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Atmospheric Measurement Techniques An interactive open-access journal of the European Geosciences Union

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doi:10.5194/amt-2016-312
© Author(s) 2016. This work is distributed
under the Creative Commons Attribution 3.0 License.
Research article
22 Nov 2016
Review status
A revision of this discussion paper was accepted for the journal Atmospheric Measurement Techniques (AMT) and is expected to appear here in due course.
Validating Precision Estimates in Horizontal Wind Measurements from a Doppler Lidar
Rob K. Newsom1, W. Alan Brewer2, James M. Wilczak2, Daniel E. Wolfe2,3, Steven P. Oncley4, and Julie K. Lundquist5,6 1Pacific Northwest National Laboratory, Richland, WA, 99352, USA
2National Oceanic and Atmospheric Administration, Earth System Research Laboratory, Boulder, CO, 80305, USA
3Cooperative Institute for Research in Environmental Sciences , Boulder, CO, 80305, USA
4National Center for Atmospheric Research, Boulder, CO, 80307, USA
5Department of Atmospheric and Oceanic Sciences, University of Colorado, Boulder, CO, 80309, USA
6National Renewable Energy Laboratory, Golden, CO, 80401, USA
Abstract. Results from a recent field campaign are used to assess the accuracy of wind speed and direction precision estimates produced by a Doppler lidar wind retrieval algorithm. The algorithm, which is based on the traditional velocity-azimuth-display (VAD) technique, estimates the wind speed and direction measurement precision using standard error propagation techniques. For this study, the lidar was configured to execute an 8-beam plan-position-indicator (PPI) scan once every 12 minutes during the 6 week deployment period. Several wind retrieval trials were conducted using different schemes for estimating the uncertainty in the radial velocity measurements. The resulting wind speed and direction precision estimates were compared to differences in wind speed and direction between the VAD algorithm and sonic anemometer measurements taken on a nearby 300-m tower.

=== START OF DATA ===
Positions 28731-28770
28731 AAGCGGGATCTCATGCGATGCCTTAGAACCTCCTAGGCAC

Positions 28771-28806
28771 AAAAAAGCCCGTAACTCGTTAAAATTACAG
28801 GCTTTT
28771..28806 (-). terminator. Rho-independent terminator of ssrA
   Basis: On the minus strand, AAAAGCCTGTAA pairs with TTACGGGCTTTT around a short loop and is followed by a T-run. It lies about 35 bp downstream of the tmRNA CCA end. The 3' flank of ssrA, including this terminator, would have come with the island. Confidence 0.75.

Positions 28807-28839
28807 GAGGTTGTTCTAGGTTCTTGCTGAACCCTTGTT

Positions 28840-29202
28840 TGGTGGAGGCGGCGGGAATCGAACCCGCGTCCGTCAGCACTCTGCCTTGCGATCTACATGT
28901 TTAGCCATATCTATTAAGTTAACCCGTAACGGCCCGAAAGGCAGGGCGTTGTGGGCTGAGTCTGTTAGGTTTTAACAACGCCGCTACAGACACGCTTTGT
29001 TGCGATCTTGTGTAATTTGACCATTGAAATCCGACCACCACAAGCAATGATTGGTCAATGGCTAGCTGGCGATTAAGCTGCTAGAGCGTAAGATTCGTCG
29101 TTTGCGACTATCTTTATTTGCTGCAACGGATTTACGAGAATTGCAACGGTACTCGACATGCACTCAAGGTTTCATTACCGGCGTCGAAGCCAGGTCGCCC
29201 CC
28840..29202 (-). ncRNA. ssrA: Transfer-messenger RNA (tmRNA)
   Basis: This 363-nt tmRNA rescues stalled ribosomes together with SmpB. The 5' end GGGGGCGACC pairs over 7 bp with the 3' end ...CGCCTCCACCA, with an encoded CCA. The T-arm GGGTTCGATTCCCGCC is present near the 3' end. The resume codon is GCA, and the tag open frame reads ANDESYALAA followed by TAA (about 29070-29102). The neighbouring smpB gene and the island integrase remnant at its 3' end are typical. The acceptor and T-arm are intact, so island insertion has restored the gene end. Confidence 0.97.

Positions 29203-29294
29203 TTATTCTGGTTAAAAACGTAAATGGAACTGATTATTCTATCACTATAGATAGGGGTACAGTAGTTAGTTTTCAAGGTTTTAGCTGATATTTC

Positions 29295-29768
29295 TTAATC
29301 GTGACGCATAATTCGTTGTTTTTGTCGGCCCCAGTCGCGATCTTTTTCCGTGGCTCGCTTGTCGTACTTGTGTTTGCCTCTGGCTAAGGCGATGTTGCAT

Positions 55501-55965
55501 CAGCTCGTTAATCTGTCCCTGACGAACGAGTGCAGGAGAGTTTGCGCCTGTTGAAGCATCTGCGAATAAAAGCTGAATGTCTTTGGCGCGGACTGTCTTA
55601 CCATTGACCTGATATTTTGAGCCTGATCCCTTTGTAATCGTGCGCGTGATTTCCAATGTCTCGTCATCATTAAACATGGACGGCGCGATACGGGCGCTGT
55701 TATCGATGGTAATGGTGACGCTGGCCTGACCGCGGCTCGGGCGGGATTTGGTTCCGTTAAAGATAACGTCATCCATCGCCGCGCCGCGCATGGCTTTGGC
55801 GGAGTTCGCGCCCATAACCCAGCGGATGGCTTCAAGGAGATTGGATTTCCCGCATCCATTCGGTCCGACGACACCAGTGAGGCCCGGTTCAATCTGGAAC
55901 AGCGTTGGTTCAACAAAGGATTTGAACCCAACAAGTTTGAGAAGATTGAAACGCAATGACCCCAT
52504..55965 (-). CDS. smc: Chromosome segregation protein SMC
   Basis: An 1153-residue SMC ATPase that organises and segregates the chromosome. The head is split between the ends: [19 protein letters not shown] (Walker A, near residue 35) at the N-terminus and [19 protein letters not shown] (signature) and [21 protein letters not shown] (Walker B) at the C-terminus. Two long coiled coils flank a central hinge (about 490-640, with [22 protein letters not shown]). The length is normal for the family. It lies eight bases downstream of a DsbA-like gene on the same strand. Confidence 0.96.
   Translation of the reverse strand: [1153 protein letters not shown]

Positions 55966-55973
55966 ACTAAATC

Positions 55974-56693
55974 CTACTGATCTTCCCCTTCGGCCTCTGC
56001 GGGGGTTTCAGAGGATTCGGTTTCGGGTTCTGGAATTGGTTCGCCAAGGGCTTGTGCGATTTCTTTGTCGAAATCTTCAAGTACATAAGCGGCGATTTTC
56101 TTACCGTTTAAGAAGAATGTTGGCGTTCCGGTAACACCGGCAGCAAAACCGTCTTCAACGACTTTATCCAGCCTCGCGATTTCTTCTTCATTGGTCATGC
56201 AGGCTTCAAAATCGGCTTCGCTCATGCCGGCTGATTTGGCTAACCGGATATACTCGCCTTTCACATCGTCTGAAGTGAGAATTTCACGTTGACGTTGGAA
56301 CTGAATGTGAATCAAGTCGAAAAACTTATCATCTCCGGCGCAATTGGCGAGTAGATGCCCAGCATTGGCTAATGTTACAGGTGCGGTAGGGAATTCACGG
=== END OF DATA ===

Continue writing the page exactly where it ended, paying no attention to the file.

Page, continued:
All trials produced qualitatively similar wind fields with negligible bias, but substantially different wind speed and direction precision fields. The most accurate wind speed and direction precisions were obtained when the radial velocity uncertainty was determined by direct calculation of radial velocity standard deviation along each pointing direction and range gate of the PPI scan. By contrast, setting the radial velocity uncertainty to the radial velocity precision (thereby ignoring turbulence effects) resulted in wind speed and direction precisions that were biased far too low and poor indicators of data quality.


Citation: Newsom, R. K., Brewer, W. A., Wilczak, J. M., Wolfe, D. E., Oncley, S. P., and Lundquist, J. K.: Validating Precision Estimates in Horizontal Wind Measurements from a Doppler Lidar, Atmos. Meas. Tech. Discuss., doi:10.5194/amt-2016-312, in review, 2016.
Rob K. Newsom et al.
Rob K. Newsom et al.

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